We visited Vita Sackville-West’s Sissinghurst Castle and Virginia Woolf’s Monks House on separate days during our Sussex holiday in July, and although I learnt at the latter that they knew each other, it’s only now, on reading further, I find out that they were lovers. Virginia, so smitten she wrote an entire novel about Vita. I am shocked, this is all news to me.
I loved both houses and gardens. Two very contrasting locations, just like the ladies who owned them.
Sissinghurst the immaculate, fairytale-like, formidable tour de force of landscaping, architecture and garden design which lived up to Vita’s reputation.
Monks House, a delightful chocolate box cottage of an ordinary person, raw and ramshackle like the mind of the creative who lived here (and later drowned herself nearby).
Sissinghurst is grand, with the feel of a vineyard in the south of France when viewed on a hot summer’s day. Standing alone on a hilltop commanding breathtaking views over its estate.
Monks House on the otherhand is small, unassuming. Pretty, but with lingering inner demons. It neighbours a church with a tidily kept little orchard.
The more I think on them both, and the places we just visited, I am now fascinated by the way their stories have been slowly, marginally, intertwining with my own over the years.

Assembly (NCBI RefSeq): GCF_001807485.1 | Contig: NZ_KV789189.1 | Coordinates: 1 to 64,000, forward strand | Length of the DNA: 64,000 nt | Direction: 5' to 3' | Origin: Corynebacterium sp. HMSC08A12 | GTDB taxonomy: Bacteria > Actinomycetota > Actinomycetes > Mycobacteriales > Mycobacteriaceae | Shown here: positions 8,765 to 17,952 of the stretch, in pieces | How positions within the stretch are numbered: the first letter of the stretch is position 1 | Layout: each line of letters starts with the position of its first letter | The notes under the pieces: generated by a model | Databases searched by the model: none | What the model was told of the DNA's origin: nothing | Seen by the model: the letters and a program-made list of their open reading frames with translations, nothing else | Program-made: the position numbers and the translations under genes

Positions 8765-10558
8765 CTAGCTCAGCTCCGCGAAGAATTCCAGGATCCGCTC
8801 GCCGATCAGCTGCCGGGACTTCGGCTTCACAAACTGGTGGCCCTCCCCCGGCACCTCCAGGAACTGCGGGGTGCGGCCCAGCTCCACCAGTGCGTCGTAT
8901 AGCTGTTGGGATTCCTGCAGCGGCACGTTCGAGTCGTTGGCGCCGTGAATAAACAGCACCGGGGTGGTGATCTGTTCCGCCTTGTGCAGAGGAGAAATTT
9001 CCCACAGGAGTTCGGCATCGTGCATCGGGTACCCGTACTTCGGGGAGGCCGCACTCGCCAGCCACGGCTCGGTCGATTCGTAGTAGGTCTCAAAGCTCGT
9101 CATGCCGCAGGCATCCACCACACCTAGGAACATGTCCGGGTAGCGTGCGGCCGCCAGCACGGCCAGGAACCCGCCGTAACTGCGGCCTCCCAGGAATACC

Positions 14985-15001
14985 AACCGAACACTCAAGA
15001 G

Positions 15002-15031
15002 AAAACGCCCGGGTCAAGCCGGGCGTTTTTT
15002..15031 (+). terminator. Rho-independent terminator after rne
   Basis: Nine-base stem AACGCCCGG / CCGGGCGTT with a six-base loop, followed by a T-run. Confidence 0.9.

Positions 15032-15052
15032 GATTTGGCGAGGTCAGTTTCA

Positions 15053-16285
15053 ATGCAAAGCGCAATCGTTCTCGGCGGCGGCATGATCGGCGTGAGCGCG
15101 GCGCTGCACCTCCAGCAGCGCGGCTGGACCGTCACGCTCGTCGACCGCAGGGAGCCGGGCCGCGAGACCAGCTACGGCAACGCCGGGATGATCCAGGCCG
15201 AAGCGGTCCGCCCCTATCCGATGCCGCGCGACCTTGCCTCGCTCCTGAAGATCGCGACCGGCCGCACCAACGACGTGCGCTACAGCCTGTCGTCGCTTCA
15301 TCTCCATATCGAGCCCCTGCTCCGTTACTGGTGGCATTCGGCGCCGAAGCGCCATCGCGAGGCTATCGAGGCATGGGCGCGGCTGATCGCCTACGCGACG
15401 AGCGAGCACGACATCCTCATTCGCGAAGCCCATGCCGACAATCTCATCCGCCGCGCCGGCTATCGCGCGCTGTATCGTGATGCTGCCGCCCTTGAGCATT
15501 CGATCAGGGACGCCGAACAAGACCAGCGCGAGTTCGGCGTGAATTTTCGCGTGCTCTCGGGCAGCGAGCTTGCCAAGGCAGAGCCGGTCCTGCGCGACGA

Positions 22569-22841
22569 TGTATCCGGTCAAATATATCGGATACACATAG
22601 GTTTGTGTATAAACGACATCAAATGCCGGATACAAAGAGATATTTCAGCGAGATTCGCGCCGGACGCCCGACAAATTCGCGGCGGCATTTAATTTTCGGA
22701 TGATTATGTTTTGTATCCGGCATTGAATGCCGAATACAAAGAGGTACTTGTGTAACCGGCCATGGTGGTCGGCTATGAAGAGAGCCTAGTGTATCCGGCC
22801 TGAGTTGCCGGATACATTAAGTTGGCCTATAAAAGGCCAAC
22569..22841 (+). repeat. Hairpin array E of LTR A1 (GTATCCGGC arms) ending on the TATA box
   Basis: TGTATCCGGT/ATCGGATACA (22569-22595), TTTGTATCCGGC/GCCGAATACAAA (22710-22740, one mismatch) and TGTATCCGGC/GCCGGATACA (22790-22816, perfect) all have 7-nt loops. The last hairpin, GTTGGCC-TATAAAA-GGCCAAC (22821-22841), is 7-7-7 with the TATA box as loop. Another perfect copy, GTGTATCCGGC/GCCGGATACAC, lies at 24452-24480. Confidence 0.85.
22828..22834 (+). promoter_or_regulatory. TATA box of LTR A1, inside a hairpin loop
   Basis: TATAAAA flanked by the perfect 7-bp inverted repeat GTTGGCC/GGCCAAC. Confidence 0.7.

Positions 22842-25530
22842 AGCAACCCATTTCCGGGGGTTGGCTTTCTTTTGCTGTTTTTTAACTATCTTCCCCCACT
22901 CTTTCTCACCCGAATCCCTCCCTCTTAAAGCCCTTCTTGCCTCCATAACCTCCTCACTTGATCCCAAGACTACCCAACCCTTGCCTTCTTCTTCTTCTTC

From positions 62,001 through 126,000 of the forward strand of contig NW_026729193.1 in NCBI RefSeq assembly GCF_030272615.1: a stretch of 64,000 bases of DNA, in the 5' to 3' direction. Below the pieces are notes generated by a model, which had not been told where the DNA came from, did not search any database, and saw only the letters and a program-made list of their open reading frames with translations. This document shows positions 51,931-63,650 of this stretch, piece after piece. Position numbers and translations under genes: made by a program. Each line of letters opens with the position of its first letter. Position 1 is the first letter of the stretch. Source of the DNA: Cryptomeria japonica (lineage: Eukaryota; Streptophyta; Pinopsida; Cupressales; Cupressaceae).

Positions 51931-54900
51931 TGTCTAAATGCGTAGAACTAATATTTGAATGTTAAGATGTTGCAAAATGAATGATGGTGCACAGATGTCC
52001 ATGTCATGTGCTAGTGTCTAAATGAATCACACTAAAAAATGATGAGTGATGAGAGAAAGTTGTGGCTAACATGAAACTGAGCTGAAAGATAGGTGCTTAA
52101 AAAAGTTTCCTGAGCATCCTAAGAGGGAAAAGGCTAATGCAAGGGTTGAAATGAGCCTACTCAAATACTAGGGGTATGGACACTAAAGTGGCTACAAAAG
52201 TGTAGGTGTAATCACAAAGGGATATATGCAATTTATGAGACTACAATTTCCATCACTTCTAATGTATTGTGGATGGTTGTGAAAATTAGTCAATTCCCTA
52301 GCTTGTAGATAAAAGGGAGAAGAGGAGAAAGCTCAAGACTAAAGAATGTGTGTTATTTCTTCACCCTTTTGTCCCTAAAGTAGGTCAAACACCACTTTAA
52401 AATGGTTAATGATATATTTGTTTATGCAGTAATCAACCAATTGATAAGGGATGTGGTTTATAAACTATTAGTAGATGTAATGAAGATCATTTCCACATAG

There’s something crazy and dark and beautiful about it all. I love the way their gardens endure, the locations of their romance and later friendship. Even long after they have both passed on. I feel like we’ve just stepped into their private world and there’s something a little uncomfortable about that.
It’s easy to see how the slightly unstable and insecure Woolf fell so head over heels for the charismatic, confident and powerful Sackville-West.
And what of the gardens?
Special note must go to Sissinghurst. It is one of the favourite places we’ve visited. It’s a magical creation.
The White Garden lives up to its fame, and then Sissinghurst continues to amaze and amaze with every twist and turn around walled gardens and hedge lined paths.
My favourite part was actually walking around the estate, past the moat and round a path next to a wild flower meadow, into the vegetable garden and onto the orchard.
Carefully constructed garden rooms work perfectly with each other and are maintained well by the National Trust. We loved the lime walk, cottage garden and the lawn and plantings around the stunning tower, containing Vita’s personal study which looked exactly like Dumbledore’s office in Harry Potter!
The more I write, the more I want to go back.
More pictures of Virginia Woolf’s Monks House
More picture’s of Vita Sackville-West’s Sissinghurst
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